"As a work of historical fiction, Mary Toft accomplishes more than the usual level of authenticity. Dexter Palmer laces together the real historical records and publications with his own wild imaginings, breathing life into one of the most bizarre medical oddities of the 18th century. Without spoiling any of the horrifying visuals Palmer includes, I will say that I read half of this book while grimacing behind close-knit fingers."
"As thrillingly compelling of a character-driven novel as it is a stomach-churning exploration of inscrutable medical cases. Like a cross between The Knick and The Wonder, Mary Toft hooked me from the aberrant moment its protagonists bond and doesn't let up from there. I never wanted it to end (even when it grossed the hell out of me)."
In 1726, in the town of Godalming, England, a woman confounded the nation’s medical community by giving birth to seventeen rabbits. This astonishing true story is the basis for Dexter Palmer’s stunning, powerfully evocative new novel.
Surgeon’s apprentice Zachary Walsh knows that his master, John Howard, prides himself on his rationality. But John cannot explain how or why Mary Toft, the wife of a local journeyman, has managed to give birth to a dead rabbit. When this singular event becomes a regular occurrence, John and Zachary realize that nothing in their experience as rural physicians has prepared them to deal with a situation like this—strange, troubling, and possibly miraculous. John contacts several of London’s finest surgeons, three of whom soon arrive in Godalming to observe, argue, and perhaps use the case to cultivate their own fame.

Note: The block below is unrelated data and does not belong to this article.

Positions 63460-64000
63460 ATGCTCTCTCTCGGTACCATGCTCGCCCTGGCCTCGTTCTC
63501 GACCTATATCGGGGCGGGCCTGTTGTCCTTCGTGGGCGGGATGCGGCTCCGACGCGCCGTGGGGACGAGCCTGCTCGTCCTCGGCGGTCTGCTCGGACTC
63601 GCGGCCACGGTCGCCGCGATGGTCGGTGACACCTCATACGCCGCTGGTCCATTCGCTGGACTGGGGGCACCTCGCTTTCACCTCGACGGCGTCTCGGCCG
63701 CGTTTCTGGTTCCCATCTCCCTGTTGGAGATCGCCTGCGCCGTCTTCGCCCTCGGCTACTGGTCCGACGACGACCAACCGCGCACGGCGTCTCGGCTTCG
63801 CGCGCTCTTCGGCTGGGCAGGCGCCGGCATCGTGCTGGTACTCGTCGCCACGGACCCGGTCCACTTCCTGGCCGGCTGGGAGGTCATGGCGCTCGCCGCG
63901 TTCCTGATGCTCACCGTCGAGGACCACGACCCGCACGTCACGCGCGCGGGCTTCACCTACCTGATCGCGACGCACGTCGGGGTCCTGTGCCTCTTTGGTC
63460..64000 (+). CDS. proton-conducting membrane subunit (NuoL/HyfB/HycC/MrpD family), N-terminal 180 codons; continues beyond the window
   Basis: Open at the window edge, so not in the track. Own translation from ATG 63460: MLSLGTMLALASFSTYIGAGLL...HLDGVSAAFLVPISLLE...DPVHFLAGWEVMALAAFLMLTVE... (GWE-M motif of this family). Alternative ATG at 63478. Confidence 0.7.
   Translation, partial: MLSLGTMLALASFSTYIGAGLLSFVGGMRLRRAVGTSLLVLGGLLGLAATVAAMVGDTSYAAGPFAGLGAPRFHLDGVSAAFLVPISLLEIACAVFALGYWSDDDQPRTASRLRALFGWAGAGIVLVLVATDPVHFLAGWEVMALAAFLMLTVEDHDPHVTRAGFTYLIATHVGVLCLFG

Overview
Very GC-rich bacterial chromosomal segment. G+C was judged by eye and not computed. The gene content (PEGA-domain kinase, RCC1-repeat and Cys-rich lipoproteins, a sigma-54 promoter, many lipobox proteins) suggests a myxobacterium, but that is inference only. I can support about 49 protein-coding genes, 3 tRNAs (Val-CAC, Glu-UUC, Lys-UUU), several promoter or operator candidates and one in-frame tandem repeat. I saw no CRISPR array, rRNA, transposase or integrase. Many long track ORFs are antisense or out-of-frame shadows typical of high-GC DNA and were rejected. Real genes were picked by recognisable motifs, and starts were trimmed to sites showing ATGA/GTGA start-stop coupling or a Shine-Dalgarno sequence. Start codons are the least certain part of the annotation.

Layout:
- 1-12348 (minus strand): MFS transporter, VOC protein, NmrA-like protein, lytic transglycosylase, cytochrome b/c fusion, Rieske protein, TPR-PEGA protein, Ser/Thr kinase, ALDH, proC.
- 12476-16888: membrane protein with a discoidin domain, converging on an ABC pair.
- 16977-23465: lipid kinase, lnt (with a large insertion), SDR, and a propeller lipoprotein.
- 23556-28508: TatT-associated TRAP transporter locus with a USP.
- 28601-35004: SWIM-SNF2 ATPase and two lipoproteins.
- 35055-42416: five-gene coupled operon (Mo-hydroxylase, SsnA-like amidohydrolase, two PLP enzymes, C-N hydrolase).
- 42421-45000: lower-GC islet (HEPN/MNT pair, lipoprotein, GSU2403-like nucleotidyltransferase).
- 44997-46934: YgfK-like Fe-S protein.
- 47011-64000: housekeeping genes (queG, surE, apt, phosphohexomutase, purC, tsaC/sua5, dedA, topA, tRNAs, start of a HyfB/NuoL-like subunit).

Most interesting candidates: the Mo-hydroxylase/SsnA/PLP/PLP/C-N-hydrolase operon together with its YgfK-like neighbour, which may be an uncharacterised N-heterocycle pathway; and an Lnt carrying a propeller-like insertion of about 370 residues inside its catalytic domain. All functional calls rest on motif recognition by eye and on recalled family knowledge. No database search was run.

When King George I learns of Mary’s plight, she and her doctors are summoned to London, where Zachary experiences a world far removed from his small-town existence and is exposed to some of the darkest corners of the human soul. All the while Mary lies in bed, as doubts begin to blossom among her caretakers and a growing group of onlookers waits with impatience for another birth, another miracle.